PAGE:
Close up Hands Tea x

Sit a bit and hear some observational stories I’ve been steeping.

I was kidding…

No. You weren’t.  You were hoping that the person you had hurt/offended/embarrassed, etc. would let you off the hook by pleading the Jokester’s Defense.  Well, I’m here to tell you, by the look on his/her face – the jury of your peers is not buying it.

 

Teasing, for the most part, is something done for sport – you know, kicks & grins to be had whilst poking fun at one other and nobody gets hurt, as long as no actual sticks are involved in said poking.  Psychologists say that men, in particular, value teasing as way to bond and connect with someone.  Problem is, there a not-so-fine line that can push “aggressive play” into bullying… and the sticks & stones theory be darned, words can and do hurt you.

 

Unfortunately, there are an awful lot of people out there who like to overuse phrases like, “I was only joking / kidding / playing around” to relieve themselves of the responsibility of picking up any of the pieces left behind from their verbal shrapnel.  They think they can use it as their “Get Out of Jail, Free” card in a relationship.  No.  There is a definite price to be paid, my friend, but one you might not notice until it is too late.

 

Teasing isn’t all bad.  Good-natured ribbing is definitely one way that love and affection are shown and for some, it is the only way they can comfortably interact with others.  The danger of using the “I was only joking / kidding / playing around” maneuver is when it is used as a power play, a form of manipulation or as a device to be the center of attention at someone else’s expense.  Once, I had the great misfortune of being present when a man I’d always loved and respected asked his nephew (whom he’d not seen in five years), upon greeting him if he was “practicing to be the fat man in a circus” – then laughed it off, as though nobody should take his comments too seriously.  While my love still remains for that man, my level of respect dropped dramatically that day.

 

There are couples whose hostile teasing with one another in public is used as a “safe” way to lob negative comments that they’ve been dying to say in private.  Doing so in a joking manner gives them the bravery to say what they've desperately wanted to say and then gives them the freedom to avoid responsibility for being honest.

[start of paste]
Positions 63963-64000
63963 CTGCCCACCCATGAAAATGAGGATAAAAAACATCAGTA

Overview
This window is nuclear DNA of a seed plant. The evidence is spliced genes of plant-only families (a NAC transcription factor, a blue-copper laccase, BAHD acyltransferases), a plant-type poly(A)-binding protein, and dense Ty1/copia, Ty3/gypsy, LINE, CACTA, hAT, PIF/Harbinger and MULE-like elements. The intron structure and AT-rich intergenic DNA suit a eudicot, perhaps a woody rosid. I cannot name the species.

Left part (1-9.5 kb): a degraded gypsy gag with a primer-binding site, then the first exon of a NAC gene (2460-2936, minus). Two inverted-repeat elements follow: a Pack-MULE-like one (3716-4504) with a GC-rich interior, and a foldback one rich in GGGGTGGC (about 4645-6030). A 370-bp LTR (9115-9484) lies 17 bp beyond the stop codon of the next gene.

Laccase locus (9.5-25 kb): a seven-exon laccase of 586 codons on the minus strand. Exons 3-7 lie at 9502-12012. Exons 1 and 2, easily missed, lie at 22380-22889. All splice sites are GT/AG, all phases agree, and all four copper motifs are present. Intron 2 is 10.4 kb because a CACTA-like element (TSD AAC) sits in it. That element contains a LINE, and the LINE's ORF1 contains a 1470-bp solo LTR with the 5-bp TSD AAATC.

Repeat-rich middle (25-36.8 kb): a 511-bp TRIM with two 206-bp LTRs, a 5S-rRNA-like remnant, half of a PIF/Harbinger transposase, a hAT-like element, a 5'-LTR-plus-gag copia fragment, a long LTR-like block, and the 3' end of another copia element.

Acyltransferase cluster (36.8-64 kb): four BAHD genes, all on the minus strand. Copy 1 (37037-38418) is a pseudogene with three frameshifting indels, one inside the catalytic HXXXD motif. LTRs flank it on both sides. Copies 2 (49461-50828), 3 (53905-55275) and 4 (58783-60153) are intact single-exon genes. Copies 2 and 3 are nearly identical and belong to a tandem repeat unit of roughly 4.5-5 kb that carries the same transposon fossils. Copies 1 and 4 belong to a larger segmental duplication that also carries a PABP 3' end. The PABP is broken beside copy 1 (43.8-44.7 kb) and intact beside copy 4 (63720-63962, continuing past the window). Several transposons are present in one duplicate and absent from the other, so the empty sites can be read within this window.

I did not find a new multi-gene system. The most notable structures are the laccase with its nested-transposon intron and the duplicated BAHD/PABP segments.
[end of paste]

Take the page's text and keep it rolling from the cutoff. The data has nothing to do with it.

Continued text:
Therapists tell their clients that teasing is an “important tool” to building healthy relationships, but that there should be guidelines.  There are multiple points to the rules of engagement, but the bottom line, is this: play nice.  Don’t attack or be malicious; don’t overuse the horseplay, balance it with down-to-earth conversation and seriousness; don’t be manipulative; don’t one-up one another; stop when it has (or you’ve) gone too far.  Again: Play nice, darn it.

 

If you’re at the receiving end of the teasing and you’re not comfortable with it, experts suggest tactics that are often used in bullying situations:

 

1)      Assert yourself and address the comments honestly.

2)      Walk away, especially when the teasing happens in a group.

3)      When confronted about #2, employ #1.

 

Honestly, good natured, healthy teasing can be the cat’s pajamas.  I’m all for the playful rapid-fire repartee that naturally occurs in some relationships.  There is a whole Nick & Nora Charles, Hepburn & Tracy thing that can happen between people that just makes me giddy.  Spoken-sparring with another human being is one of my favorite sports, one that should probably have its own electrolyte replenishing beverage, if you ask me.  But, if there are times when the bantering becomes harrying with pointed, hurtful comments that are hastily covered up with a thin blanket of pretend to avoid confrontation?  Well, you do not have to pretend that’s okay.  Not in ANY relationship.  I’m not kidding.

 ***

 

Nora: Pretty Girl.

Nick: Yes.  She’s a very nice type.

Nora: You got types?

Nick: Only you, Darling.  Lanky brunettes with wicked jaws.

 

 

To learn more or make a difference in the lives of abuse victims,

survivors and their families go to www.thehotline.org

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